The NHS has made a start at shedding its reputation as a data breach hotspot with the news that 100 hospitals are to start using encrypted USB sticks from Swedish company BlockMaster.

In one of the biggest public sector procurements ever announced for secure USB sticks, BlockMaster's UK reseller Softek will install 100,000 ‘SafeStick' drives in tandem with the SafeConsole management system over the next two years. The full list of hospitals involved is not yet public, but named health trusts include George Eliot NHS Hospital Trust in Warwickshire, the Aintree University Hospital NHS Trust, and West Suffolk Hospital NHS Trust.

The trusts involved appear to have clubbed together to source the drives through NHS ‘procurement hubs' after assessing BlockMaster's sticks against rivals on a joint basis.

BlockMaster's SafeSticks are a big step up from the mixture of unsecured drives, DVD and CD media and manually encrypted USB sticks that they will replace in the 100 institutions involved, where the confidential movement of patient data had become hard to guarantee. Each of the tamper-proof drives features transparent 256-bit AES encryption and secure use features such as lockdown of a drive if accidentally left docked to a PC.

The management console, which the company says can run on any Windows machine, covers everyday issues such as password recovery, remote wiping and management, compliance auditing, and configuration of the drive when used as an authentication token.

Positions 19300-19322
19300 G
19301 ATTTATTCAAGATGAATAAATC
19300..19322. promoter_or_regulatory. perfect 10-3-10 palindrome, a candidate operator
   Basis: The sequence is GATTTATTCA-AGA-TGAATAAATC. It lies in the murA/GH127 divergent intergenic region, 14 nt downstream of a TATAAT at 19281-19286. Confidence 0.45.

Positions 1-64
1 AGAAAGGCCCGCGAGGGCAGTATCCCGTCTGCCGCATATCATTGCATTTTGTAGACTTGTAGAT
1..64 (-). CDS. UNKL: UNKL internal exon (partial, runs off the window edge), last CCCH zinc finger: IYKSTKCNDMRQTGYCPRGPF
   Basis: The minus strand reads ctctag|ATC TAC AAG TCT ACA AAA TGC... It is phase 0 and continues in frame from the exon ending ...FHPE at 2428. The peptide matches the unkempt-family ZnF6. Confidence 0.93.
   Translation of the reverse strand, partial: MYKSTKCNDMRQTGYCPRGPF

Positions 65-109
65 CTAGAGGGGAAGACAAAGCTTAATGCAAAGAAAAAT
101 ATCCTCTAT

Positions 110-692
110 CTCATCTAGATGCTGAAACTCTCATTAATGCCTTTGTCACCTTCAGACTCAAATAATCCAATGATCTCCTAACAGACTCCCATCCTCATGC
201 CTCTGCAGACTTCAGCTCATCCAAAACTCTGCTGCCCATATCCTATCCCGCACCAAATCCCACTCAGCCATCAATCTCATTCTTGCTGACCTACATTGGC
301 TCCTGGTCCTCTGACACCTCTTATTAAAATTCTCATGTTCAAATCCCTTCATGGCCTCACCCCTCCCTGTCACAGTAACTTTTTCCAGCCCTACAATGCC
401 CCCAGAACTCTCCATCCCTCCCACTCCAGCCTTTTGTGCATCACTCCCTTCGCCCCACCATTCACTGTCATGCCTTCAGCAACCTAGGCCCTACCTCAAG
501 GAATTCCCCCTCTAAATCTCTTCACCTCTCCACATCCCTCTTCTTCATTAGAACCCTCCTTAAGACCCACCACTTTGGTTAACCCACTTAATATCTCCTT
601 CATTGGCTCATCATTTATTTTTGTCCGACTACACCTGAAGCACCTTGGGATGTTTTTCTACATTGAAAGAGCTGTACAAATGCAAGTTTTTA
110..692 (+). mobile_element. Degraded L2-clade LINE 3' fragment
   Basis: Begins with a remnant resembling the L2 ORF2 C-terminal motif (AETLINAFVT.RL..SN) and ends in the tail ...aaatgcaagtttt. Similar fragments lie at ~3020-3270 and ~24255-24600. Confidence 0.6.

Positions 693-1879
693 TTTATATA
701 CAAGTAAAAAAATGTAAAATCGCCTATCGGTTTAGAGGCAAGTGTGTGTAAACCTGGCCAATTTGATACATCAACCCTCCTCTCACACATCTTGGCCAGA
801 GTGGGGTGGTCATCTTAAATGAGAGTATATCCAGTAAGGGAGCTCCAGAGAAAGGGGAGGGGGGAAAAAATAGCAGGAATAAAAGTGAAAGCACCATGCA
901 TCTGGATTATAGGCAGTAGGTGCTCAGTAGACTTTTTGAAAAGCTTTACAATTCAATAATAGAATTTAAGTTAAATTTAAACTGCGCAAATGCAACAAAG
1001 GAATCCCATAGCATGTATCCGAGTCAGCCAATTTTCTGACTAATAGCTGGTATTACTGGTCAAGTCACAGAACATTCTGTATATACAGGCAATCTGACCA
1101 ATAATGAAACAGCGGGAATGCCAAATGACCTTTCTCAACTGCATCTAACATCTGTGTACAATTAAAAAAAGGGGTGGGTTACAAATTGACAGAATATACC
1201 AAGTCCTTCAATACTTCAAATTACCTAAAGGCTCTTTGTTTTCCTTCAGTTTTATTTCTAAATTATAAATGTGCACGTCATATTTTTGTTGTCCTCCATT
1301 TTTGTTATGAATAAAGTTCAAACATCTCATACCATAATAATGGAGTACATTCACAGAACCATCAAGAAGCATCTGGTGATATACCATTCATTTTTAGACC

According to the BlockMaster technical director, Johan Söderström, the NHS testing process for the drives involved throwing drives in a bucket of water and stamping on them, all of which the SafeSticks had managed to survive.

He expected a lost and damaged ‘casualty rate' of roughly three per cent of the drives over the deal's two years. "It [the drives] had to be easy to use and hard to make a mistake," he added, underlining the need for simplicity when confronted with untrained users. The drives were designed to be put on keyrings, which he hoped would reduce the chances that they might be lost.

The drives could also resist threats such as the Conficker worm due to the SafeStick's use of its own autorun routine.